Commission OKs historic zoning for homes
Tuesday, August 19, 2014 by Elizabeth Pagano
Bucking the trend of requests for demolition permits in East Austin, two property owners requested historic zoning for their homes last week, winning an enthusiastic endorsement from the Historic Landmark Commission.
The commission voted to approve historic zoning for the Callpart-Bannerman-Castro House at 1207 East Eighth Street and the Majors-Butler-Thomas House at 1119 East 11th Street.
In addition to their similar locations, the houses also are involved with what Historic Preservation Officer Steve Sadowsky termed “intrafamily murders.”
The Queen Anne-style Callpart-Bannerman-Castro House was built in 1897, by Emile E. Clappart. In 1906, Clappart’s brother Charles shot and killed his sister’s husband, Ernest Bannerman, in Houston.
Sadowsky praised the recent restoration of the house by its current owner, Sharon Wang McKinney. The house was decaying and in disrepair until the restoration, which Sadowsky called masterful. He explained that the house represented a “wave of middle class building” in East Austin, during a time that the neighborhood was primarily Anglo-American. Later, in the 1930s the house was at the heart of what became a Mexican-American community, becoming a family home of Mexican-American immigrants for more than 50 years.
“This was a labor of love,” said McKinney, who explained the house was covered with graffiti when her family purchased it, and after a year and half of restoration, a lot of money and “digging through so many architectural salvage yards I can’t even see straight,” they completed the restoration. She said the preservation had already had an impact on her daughter, who has learned about the history of the house and shared it with her friends.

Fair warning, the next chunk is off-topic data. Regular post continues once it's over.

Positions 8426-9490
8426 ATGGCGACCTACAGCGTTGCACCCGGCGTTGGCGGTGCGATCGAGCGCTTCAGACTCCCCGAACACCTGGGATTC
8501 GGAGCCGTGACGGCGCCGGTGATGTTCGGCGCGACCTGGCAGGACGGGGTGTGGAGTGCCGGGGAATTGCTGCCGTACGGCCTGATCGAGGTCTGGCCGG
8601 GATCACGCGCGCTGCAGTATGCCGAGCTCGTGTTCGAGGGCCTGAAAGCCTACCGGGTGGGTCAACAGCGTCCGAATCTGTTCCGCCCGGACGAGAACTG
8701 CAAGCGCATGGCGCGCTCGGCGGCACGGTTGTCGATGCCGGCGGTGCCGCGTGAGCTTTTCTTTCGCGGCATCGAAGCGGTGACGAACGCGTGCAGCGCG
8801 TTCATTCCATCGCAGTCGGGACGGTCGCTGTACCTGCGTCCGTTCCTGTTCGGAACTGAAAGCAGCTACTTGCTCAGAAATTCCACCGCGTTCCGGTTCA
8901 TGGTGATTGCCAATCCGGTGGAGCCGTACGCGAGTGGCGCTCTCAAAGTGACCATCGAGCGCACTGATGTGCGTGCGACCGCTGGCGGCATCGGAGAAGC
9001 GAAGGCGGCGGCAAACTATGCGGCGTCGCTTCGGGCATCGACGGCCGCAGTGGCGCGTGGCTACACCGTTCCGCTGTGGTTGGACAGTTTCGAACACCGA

“It was an amazing transformation that we lived through,” said McKinney. “We just got to understand the Texas history so much more … At that time, East Austin was changing so much. And right now, as you know what East Austin is like, there is so much transition going on.”
In contrast, the Majors-Butler-Thomas house has been in the family since 1945. Since they took ownership, the Thomas family has used the house as an educational and cultural base for East Austin’s African-American community.
“Here is a family that wants to save their house,” said Sadowsky.
Sadowsky noted the significance of the house, which is one of the last left undeveloped on that section of East 11th street. The house has CS (Commercial Services) zoning that would allow liquor sales, making it a valuable parcel for redevelopment. That will be off the table with historic zoning.
George Thomas, who is one of nine Thomas children, explained the history of his family in the house. His father was an entrepreneur and carpenter, and eventually became one of the first African-Americans to thrive in the carpet businesses. His wife, Eva, was a teacher and college graduate. All nine of her children attended college, and four went on to earn masters degrees.
A written report from the family explains that, at “a time when the image of Eleventh Street was economically challenged and many engaged in unlawful acts, the family remained influential in the African-American community and forged through many barriers. Our hope is that others will understand the cultural and educational experiences of a prominent black family in Austin.”
Robert H. and Alberta Majors built the house in 1905. Sadowsky explained that it is a great example of classical revival style architecture with Queen Anne details. The murder associated with this house took place in 1915, when a relative of Alberta Majors (perhaps her father) shot her husband, Robert Majors, to death.
The commission voted 5-0 to approve historic zoning for the homes. Commissioners John Rosato and Dan Leary were absent.
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